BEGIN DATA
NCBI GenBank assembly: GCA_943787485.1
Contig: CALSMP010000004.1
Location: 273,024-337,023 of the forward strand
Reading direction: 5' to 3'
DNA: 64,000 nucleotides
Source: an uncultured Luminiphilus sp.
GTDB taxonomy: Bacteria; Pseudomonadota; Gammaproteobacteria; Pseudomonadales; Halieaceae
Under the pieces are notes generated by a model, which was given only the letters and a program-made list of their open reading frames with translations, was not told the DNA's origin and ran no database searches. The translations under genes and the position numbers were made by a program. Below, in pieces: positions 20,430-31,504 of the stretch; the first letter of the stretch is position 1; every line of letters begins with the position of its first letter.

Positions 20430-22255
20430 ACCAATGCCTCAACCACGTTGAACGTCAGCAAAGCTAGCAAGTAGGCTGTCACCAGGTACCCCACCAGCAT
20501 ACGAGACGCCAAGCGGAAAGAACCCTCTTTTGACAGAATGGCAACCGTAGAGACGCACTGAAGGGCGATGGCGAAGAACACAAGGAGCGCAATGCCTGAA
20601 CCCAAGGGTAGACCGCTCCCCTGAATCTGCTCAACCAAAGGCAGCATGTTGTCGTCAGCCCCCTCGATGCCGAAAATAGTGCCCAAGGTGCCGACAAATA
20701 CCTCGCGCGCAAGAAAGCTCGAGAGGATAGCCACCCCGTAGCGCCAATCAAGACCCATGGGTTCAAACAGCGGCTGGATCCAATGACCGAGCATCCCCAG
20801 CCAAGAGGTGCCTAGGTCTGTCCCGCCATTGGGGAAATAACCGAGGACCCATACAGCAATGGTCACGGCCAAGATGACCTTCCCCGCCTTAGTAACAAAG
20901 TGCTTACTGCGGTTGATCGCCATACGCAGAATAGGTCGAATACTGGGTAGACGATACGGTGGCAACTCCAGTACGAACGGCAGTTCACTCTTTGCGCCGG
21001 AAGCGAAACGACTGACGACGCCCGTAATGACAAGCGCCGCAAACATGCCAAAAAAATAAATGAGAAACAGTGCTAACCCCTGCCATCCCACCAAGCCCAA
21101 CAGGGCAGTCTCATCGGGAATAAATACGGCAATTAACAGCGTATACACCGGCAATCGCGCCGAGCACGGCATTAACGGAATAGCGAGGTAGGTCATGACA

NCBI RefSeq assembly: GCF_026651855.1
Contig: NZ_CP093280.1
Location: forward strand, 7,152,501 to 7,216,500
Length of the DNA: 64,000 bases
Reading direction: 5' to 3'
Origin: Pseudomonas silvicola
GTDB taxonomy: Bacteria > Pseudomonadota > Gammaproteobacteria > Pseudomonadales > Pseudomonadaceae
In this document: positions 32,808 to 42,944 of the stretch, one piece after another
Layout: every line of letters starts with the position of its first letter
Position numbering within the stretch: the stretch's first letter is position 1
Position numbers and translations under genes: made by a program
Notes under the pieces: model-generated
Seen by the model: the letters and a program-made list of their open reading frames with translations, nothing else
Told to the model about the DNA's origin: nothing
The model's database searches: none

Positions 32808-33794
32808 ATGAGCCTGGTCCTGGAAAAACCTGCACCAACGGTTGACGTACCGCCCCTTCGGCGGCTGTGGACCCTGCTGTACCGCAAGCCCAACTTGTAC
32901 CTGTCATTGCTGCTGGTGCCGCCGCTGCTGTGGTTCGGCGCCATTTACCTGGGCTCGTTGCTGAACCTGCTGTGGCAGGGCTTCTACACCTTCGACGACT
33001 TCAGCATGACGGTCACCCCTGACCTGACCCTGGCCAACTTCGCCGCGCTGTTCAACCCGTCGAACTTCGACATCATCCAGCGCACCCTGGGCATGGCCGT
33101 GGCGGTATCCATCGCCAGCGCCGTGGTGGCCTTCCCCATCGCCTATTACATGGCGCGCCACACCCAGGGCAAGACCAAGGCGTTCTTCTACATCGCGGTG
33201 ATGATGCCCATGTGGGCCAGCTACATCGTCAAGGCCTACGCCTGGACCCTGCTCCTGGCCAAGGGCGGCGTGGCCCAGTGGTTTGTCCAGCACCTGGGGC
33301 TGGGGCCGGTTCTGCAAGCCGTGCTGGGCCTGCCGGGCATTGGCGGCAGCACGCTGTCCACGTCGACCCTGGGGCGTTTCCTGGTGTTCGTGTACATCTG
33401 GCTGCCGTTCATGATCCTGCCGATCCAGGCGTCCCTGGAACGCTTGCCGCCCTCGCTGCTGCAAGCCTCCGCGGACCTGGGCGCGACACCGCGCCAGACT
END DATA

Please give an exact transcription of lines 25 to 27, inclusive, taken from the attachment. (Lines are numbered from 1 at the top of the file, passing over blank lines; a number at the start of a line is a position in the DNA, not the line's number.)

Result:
In this document: positions 32,808 to 42,944 of the stretch, one piece after another
Layout: every line of letters starts with the position of its first letter
Position numbering within the stretch: the stretch's first letter is position 1